WRITTEN BY TERESA GRECO
The relationship between air travel and precision time all began with Orville Wright’s flight of just 12 seconds in 1903, which was about 12 seconds longer than anyone else had managed. Over the years, wristwatches have been inspired by the needs of pilots and sailors. With air travel getting back to normal, let’s look at the relationship between luxury watch brands and airlines.
The Rolex GMT-Master is one of, if not ‘the’ world’s most famous symbols of the relationship between watch brands and commercial airliners. Debuting in 1955, as civil aviation came into its own, this watch soon became the official watch of Pan American World Airways (better known as Pan-Am). In 1959, the pilot of the first Pan-Am New York to Moscow wore GMT-Master watch and reportedly performed a vital navigation function on the flight.
First GMT-Master, 1955
SAS Universal Genève Polarouter
Designed by Gerald Genta for Universal Genève, the 36mm Polerouter ref. 20217-6 stainless steel timepiece bearing the SAS (Scandinavian Airlines System) logo on the dial is regarded as one of his most important watch designs. It launched in 1954 to commemorate SAS’ first direct polar flight from Copenhagen to Los Angeles. Universal Genève was the sole supplier of chronometers and anti-magnetic watches to SAS since the route required anti-magnetic timepieces to fly directly over the North Pole to reduce the distance between these two cities. The watch is a collectable piece powered by the calibre 138 bumper automatic movement, its lyre lugs, a solid case and a simple silvered dial. In 1955, Universal Genève changed the model name from Polarouter to Polerouter. Sadly, Universal Genève is defunct now.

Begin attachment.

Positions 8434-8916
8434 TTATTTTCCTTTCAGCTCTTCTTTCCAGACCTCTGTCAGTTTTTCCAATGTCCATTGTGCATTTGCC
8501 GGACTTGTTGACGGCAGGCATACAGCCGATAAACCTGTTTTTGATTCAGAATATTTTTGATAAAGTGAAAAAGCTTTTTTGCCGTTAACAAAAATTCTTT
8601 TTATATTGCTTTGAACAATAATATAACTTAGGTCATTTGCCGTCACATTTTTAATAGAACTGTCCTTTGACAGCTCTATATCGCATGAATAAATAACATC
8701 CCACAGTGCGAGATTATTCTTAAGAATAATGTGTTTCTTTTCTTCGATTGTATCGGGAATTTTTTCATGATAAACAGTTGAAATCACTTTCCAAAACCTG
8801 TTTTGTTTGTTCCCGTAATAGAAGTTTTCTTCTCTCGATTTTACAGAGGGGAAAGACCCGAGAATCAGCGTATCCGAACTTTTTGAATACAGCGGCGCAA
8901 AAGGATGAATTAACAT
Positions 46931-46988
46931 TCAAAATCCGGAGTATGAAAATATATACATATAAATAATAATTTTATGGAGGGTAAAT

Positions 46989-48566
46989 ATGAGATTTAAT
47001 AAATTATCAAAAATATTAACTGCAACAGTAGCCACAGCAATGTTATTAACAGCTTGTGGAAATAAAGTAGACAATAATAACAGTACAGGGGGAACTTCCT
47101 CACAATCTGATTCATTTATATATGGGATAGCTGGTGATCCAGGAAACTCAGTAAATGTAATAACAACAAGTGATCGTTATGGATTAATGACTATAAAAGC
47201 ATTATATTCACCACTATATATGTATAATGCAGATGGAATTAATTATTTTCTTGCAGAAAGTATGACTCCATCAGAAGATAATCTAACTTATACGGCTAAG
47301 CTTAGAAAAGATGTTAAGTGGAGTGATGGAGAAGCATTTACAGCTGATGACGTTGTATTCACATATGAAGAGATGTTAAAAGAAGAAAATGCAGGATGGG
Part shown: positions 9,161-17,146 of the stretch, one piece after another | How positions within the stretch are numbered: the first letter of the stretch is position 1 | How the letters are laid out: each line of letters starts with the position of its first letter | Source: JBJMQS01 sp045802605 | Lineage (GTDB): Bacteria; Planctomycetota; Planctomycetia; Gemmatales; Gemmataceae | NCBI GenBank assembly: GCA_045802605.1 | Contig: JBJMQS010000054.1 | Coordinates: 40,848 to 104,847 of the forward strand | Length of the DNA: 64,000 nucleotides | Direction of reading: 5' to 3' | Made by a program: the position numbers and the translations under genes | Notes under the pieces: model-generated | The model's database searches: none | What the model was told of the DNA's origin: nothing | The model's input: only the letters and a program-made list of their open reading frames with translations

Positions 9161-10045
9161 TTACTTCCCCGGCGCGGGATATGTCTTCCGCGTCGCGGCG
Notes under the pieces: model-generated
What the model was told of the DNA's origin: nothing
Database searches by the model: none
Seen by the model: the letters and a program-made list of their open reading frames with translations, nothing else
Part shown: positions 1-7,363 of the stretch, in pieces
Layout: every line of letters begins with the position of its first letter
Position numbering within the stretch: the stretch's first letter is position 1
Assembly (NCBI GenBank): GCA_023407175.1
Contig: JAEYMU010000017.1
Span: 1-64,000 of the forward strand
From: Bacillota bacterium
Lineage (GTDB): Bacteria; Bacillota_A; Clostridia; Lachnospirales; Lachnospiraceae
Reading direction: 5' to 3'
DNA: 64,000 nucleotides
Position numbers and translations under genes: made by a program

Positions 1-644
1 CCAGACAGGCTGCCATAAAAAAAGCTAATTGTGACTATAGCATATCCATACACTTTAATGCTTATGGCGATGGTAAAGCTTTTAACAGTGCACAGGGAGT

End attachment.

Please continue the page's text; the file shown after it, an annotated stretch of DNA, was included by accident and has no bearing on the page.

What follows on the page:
Tudor Prince Oysterdate Reference 74000N Philippines Airlines
It is believed that the Philippines Airlines (PAL) offered the Tudor Prince Oysterdate reference 74000N, with the logo of (PAL) on the dial at 6 o’clock, to its employees after they completed 25 years of service to the airline in the 1980s. The geometric palette of the logo placed on the silvered dial complements the overall look of the 34mm watch, which is powered by calibre 2824-3. There is another Tudor reference, the Oysterdate ref. 9101/01, which was produced with the name and logo of Philippine Airlines circa 1979. Watches such as these are rarely accessible through normal retail channels, making them even more desirable.
Breitling Navitimer B01 Chronograph
From early on, functionality has been a significant factor for timepieces, and in the 1950s, it culminated in the design of the Breitling for AOPA (Aircraft Owners and Pilots Association) watches.
In 1954, the Swiss watch manufacturer launched the Navitimer with the AOPA logo at 12 o’clock on a black dial and was declared the official watch by the AOPA for its members. Solely tailored for the American aviation industry, it proved to be the ideal wrist companion for both military and civilian pilots in the 1950s and 1960s. To this day, the old Navitimer remains an iconic tool watch thanks to its Venus 178 movement, beaded bezel and Mark II white-painted.
Air France Tudor Black Bay 58 Blue and Black Bay GMT
Tudor’s special edition watches in collaboration with Air France created these stunners in 2020, specifically the Black Bay GMT Ref.79830RB-00AF with “Pepsi” bezel in aluminium and Black Bay 58 Blue Ref.79030B-00AF. Sold exclusively to the flight members of Air France, there were supposedly only 300 pieces of Black Bay GMT with calibre MT5652 and only 100 pieces of Black Bay 58 Blue with calibre MT5402 were produced.
In closing, the watch expert and the owner of the vintage watch shop Wind Vintage, Eric Wind, believes, “Watches with an aviation and space history and connection have always had a fascination for collectors, and I expect they will always be desired in one way or another. This is where watchmaking and aviation industries need to work together by finding innovative ways in order to stay relevant.” One might speculate that co-branded ventures will continue to take flight in the future.